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The Plot Against America

(AP Photo/Jason DeCrow)
"TUNNEL BOMB PLOT" trumpeted the New York Daily News this morning on its cover, the words printed in big bold white letters against a black background. Jihadists, said the paper, had a "serious" plot to flood lower Manhattan by bombing the Holland Tunnel, "to drown the Financial District as New Orleans was by Hurricane Katrina."

Frightening? Sure. "Serious?" Well, the jury is still out. The "largely aspirational" plot never went beyond e-mails, there was no credible link to Al Qaeda, and there was no specific mention of the Holland Tunnel, just the mass transit system more generally; additionally, sources say "no one in the United States ever took part in the Internet conversations and…no one ever purchased any explosives or scouted the transit system."

The plot as the Daily News conceived it seemed absurd enough that one would have thought it would have given editors pause – how does one flood lower Manhattan via the Holland Tunnel, seeing as the island is above the level of the river? But that didn't stop the paper from rushing its inaccurate story into print and trumpeting it with BIG BOLD LETTERS, and it didn't stop other news organizations from turning the alleged plot into a huge story. That's no surprise, of course. When people speak of bias in the press, they tend to talk abut political bias, but the more serious bias is towards sensationalism, which tends to sell better. (It's safe to say the Daily News moved a few more copies this morning than usual.)

The press isn't the only party with an incentive to play up these kinds of stories. Look at the last major terror bust, of a Miami-based group allegedly plotting to take out the Sears Tower in Chicago. The government trumpeted the arrest as evidence of its success in fighting terrorism, and there's no doubt the bust was a good thing. But Andrew Cohen read the indictment, and wrote that "nothing in [it] convinces me that these guys were legitimate terrorist wannabes as opposed to a bunch of angry bozos looking lazily for al Qaeda to hook them up with all sorts of goodies." Cohen cites a series of government charges that turned out to be less than they first appeared -- John Lindh, Zacarias Moussaoui, Yaser Esam Hamdi, Jose Padilla – to explain his cynicism.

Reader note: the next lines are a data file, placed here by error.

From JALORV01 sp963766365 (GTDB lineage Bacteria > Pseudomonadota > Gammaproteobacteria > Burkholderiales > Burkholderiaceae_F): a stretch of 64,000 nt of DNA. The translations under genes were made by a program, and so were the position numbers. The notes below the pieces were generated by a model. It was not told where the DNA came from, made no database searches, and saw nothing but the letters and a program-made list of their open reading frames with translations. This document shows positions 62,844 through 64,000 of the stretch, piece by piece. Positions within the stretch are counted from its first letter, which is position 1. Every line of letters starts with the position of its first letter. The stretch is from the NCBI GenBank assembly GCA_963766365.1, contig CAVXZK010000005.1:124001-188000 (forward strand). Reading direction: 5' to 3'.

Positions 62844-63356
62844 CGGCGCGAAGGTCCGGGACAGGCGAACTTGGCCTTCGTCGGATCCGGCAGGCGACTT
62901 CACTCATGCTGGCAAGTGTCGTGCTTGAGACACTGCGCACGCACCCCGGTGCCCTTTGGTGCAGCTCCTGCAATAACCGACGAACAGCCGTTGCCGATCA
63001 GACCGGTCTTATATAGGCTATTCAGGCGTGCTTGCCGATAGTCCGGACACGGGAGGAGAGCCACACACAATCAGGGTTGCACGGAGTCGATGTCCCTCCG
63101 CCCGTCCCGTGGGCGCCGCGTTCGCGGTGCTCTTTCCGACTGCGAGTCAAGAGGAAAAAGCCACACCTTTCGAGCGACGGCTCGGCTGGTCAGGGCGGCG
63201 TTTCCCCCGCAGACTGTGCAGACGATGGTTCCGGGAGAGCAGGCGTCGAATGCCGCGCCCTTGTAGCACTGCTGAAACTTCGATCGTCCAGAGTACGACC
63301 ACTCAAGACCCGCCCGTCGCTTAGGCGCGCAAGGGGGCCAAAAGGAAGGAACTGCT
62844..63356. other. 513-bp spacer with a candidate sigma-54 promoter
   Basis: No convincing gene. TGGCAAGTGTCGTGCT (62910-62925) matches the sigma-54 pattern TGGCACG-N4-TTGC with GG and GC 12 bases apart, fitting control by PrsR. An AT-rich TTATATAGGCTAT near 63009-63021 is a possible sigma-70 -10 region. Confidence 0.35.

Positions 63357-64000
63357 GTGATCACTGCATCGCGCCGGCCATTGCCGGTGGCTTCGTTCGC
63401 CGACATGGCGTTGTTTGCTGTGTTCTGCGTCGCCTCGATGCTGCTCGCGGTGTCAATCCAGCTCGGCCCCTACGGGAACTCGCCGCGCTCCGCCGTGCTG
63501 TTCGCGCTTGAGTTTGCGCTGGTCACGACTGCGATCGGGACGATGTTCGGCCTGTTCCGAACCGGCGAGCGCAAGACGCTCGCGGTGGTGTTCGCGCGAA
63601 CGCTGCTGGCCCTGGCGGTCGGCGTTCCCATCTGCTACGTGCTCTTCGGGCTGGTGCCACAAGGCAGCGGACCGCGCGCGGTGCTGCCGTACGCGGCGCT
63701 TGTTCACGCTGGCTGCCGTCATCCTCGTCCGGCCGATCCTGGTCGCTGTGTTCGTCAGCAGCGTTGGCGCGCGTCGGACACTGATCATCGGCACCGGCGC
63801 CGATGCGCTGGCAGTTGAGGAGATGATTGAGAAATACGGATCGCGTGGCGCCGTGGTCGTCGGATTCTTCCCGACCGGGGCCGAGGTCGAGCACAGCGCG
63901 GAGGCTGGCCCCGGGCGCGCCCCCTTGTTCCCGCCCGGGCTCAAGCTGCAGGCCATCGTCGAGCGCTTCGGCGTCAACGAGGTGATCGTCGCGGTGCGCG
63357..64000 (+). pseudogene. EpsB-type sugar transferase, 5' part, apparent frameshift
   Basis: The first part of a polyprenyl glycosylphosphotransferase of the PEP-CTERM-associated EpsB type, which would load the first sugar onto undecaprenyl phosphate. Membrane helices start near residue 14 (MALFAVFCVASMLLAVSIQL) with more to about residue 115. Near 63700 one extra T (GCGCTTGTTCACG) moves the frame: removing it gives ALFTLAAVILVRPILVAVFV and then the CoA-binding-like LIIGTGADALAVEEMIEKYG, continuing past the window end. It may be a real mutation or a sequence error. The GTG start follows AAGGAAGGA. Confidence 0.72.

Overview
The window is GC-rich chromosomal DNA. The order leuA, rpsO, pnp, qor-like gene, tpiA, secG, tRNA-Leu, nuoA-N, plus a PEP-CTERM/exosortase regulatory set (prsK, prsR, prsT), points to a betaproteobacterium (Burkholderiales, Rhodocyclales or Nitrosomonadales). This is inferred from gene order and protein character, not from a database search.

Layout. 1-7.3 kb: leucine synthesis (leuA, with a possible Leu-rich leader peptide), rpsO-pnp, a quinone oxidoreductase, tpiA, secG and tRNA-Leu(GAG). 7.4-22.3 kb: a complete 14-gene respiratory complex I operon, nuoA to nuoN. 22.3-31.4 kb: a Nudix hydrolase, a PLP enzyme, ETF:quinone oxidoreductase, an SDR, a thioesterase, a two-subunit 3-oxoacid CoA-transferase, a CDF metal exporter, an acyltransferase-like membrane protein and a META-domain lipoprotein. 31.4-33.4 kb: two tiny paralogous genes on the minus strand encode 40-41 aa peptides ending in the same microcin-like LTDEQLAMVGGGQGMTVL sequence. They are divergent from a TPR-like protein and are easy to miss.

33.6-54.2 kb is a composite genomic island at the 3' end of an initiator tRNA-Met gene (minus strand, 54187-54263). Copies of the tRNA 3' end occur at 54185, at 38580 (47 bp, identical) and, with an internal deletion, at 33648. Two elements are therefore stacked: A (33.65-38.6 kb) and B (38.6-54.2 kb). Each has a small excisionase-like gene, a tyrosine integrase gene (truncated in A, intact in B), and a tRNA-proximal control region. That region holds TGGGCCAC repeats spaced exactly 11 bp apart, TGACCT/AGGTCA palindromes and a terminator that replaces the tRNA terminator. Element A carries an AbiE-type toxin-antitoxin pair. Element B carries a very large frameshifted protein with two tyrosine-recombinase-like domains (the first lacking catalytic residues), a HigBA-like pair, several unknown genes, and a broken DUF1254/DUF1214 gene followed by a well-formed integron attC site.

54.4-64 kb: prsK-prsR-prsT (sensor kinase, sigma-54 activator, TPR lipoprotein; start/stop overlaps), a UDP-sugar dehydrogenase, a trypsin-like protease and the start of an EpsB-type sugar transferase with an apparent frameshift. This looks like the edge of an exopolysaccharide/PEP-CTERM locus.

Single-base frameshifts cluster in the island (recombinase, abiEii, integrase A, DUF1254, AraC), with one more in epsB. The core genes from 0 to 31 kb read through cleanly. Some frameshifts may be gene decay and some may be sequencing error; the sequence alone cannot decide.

The truth is that it's difficult to tell how serious the Miami plot was, just as it's difficult to judge the seriousness of this most recent case. But because the parties involved – the media and the government – often have an incentive to assume (and trumpet) the worst, news consumers should be particularly careful to look beyond the headlines and the crawl when it comes to these kinds of stories. The media is almost never at its best when reporting on terror plots, and today brought us one more example of how restrained, accurate reporting can go out the window when journalists are given the choice between healthy skepticism and reckless sensationalism.